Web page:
During my first year of college, I had flunked out of my first year at a university because I felt too stupid for college level courses when I failed the first few tests. I ended up not going to my classes or not showing up for a final because my negative thoughts were flooding my mind and making me believe that I could never be the girl that everyone thought was smart. I have anxiety attacks almost every day and I worry about my health every frickin’ hour because all of my relatives have died from cancer and my uncle just passed a way from heart failure. It’s scary to think how short life can be. What if I died not fulfilling anything in life, or what if I died without realizing my worth?
Within the same year of failing my classes, I had a relationship with a guy who I met at work. This is the second biggest mistake of my life. (Not pursuing my collegiate athletic career is my first.) This guy started out being the closest thing to Prince Charming. After a while though, he made my depression even worse, to the point to where I stopped going to school, stopped talking to all of my friends, and stopped believing in myself entirely. He said I was an idiot, irresponsible, pointed out every single flaw my body had and reminded me about them daily. He babied me and would use words that he probably didn’t even understand. He’d always ask me if I knew what they meant, and if I said that I didn’t then he’d make me look it up just to remind me how small my mind is. My parents called me one night and told me that they were going to pay for therapy for me. They both realized how my behavior was changing. My social media had red flags of depression, my posts were darker, I was avoiding their calls and texts more often. But what my mom realized the most was that my laugh was gone. They always told me that if I needed help then I need to do it on my own, but $75 a week for a session that was only one hour long was something my pocket couldn’t afford. Within 2 months, my parents told me they couldn’t help me financially anymore, so I decided to live paycheck to paycheck just to fork over almost $400 a month for self-help.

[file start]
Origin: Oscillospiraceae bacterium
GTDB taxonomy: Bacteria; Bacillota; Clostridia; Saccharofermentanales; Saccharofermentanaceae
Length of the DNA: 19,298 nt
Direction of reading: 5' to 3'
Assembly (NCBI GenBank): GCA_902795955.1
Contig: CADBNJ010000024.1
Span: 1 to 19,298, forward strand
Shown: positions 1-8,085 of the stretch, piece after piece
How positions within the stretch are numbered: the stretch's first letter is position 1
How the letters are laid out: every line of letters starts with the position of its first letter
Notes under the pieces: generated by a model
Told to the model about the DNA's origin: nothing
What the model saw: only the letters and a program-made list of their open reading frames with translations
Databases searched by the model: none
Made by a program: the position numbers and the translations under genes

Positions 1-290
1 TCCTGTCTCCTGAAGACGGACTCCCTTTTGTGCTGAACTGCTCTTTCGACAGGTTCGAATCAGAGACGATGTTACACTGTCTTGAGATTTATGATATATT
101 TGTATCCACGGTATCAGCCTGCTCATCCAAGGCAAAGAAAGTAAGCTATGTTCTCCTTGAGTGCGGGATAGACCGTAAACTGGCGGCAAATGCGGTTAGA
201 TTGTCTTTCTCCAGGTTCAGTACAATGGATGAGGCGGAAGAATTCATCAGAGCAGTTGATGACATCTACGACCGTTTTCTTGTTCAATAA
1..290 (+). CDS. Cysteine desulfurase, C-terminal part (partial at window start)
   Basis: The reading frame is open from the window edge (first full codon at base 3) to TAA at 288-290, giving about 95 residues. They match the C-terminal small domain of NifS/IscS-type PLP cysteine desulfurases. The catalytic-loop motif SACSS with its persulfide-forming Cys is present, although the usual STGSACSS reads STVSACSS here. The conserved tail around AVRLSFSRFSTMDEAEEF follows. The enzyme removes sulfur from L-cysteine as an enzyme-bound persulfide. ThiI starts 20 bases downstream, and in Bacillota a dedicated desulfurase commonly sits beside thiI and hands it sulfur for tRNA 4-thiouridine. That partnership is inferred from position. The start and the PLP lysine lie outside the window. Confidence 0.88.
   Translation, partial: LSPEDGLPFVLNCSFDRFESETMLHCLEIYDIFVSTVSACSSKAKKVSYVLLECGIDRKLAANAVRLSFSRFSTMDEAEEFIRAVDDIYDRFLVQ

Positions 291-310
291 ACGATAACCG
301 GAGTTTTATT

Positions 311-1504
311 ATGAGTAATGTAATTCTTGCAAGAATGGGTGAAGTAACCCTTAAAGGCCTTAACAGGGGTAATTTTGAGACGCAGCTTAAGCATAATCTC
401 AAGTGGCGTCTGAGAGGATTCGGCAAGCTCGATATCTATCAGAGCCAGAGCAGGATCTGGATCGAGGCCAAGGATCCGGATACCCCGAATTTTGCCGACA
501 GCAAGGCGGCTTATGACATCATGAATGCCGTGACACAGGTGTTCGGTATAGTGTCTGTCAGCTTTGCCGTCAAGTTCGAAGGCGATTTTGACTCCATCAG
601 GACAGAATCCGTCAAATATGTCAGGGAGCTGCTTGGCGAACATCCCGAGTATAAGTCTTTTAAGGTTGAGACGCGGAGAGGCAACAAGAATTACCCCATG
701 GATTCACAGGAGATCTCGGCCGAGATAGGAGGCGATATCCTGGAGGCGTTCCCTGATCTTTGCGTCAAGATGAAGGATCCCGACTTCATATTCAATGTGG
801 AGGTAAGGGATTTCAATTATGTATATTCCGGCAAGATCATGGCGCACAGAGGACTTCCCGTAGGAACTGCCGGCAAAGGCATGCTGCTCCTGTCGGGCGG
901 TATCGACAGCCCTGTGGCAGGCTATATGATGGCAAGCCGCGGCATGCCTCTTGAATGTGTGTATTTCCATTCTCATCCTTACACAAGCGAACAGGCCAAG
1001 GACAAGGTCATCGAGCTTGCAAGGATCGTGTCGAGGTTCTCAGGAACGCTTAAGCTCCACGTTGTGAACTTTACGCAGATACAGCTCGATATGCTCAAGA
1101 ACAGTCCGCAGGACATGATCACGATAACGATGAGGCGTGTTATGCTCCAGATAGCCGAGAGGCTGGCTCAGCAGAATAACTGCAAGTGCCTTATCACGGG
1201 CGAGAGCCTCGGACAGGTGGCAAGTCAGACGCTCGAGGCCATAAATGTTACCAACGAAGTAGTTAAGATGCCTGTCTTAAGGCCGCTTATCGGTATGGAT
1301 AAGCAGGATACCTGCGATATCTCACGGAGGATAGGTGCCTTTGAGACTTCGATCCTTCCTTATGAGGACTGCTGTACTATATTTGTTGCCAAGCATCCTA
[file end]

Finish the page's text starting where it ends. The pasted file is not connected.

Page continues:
Within a year, I started going back to school. I had high school teachers call me dumb and tell me that they didn’t think I was going to be successful in college only because they caught me texting in class. Yet, somehow I’m excelling in the Biomedical Sciences program at the University of Central Florida. I’m only a part-time student, and yes it’s taking me four years to complete my two-year degree, but what matters is that I’m doing it and that I believe in myself again. School makes me feel good about myself and it makes me feel hopeful about what my future holds and for who I want to be-WILL be one day.
So anyway, this is my first post, word vomiting about the little negative thoughts and memories that go through my mind every day. It won’t always be like this, obviously. I just wanted to write about my past and my history and what really makes me sit on this couch and feel like “I can’t.” But as of today, August 24th, 2017, I’ve decided that I will no longer let anxiety and depression define me. What kind of life would that be if I let it dictate my life’s decisions? I am not depression or anxiety, I am me, and this blog is my road to managing my illnesses and overcoming obstacles to become a more beautiful and better version of myself. But first, I need to find a job.